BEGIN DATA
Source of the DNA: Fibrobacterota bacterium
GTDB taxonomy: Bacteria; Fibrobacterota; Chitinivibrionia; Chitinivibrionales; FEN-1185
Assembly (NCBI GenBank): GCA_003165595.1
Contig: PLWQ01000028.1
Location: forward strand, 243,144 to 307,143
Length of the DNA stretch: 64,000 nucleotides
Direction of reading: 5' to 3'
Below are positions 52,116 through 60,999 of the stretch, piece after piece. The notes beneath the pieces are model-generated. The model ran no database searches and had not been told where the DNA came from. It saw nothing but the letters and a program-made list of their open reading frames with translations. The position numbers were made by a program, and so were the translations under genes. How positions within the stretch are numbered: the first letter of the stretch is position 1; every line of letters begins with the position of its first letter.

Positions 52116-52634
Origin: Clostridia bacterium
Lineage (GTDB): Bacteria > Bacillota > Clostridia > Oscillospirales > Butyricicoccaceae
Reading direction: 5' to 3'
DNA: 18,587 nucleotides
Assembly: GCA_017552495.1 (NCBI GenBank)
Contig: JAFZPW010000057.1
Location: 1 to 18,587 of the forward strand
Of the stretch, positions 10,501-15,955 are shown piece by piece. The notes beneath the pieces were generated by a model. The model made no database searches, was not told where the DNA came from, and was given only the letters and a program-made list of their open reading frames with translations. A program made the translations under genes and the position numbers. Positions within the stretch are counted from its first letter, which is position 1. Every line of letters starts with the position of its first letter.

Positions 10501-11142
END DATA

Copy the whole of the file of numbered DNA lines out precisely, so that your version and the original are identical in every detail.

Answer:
Source of the DNA: Fibrobacterota bacterium
GTDB taxonomy: Bacteria; Fibrobacterota; Chitinivibrionia; Chitinivibrionales; FEN-1185
Assembly (NCBI GenBank): GCA_003165595.1
Contig: PLWQ01000028.1
Location: forward strand, 243,144 to 307,143
Length of the DNA stretch: 64,000 nucleotides
Direction of reading: 5' to 3'
Below are positions 52,116 through 60,999 of the stretch, piece after piece. The notes beneath the pieces are model-generated. The model ran no database searches and had not been told where the DNA came from. It saw nothing but the letters and a program-made list of their open reading frames with translations. The position numbers were made by a program, and so were the translations under genes. How positions within the stretch are numbered: the first letter of the stretch is position 1; every line of letters begins with the position of its first letter.

Positions 52116-52634
Origin: Clostridia bacterium
Lineage (GTDB): Bacteria > Bacillota > Clostridia > Oscillospirales > Butyricicoccaceae
Reading direction: 5' to 3'
DNA: 18,587 nucleotides
Assembly: GCA_017552495.1 (NCBI GenBank)
Contig: JAFZPW010000057.1
Location: 1 to 18,587 of the forward strand
Of the stretch, positions 10,501-15,955 are shown piece by piece. The notes beneath the pieces were generated by a model. The model made no database searches, was not told where the DNA came from, and was given only the letters and a program-made list of their open reading frames with translations. A program made the translations under genes and the position numbers. Positions within the stretch are counted from its first letter, which is position 1. Every line of letters starts with the position of its first letter.

Positions 10501-11142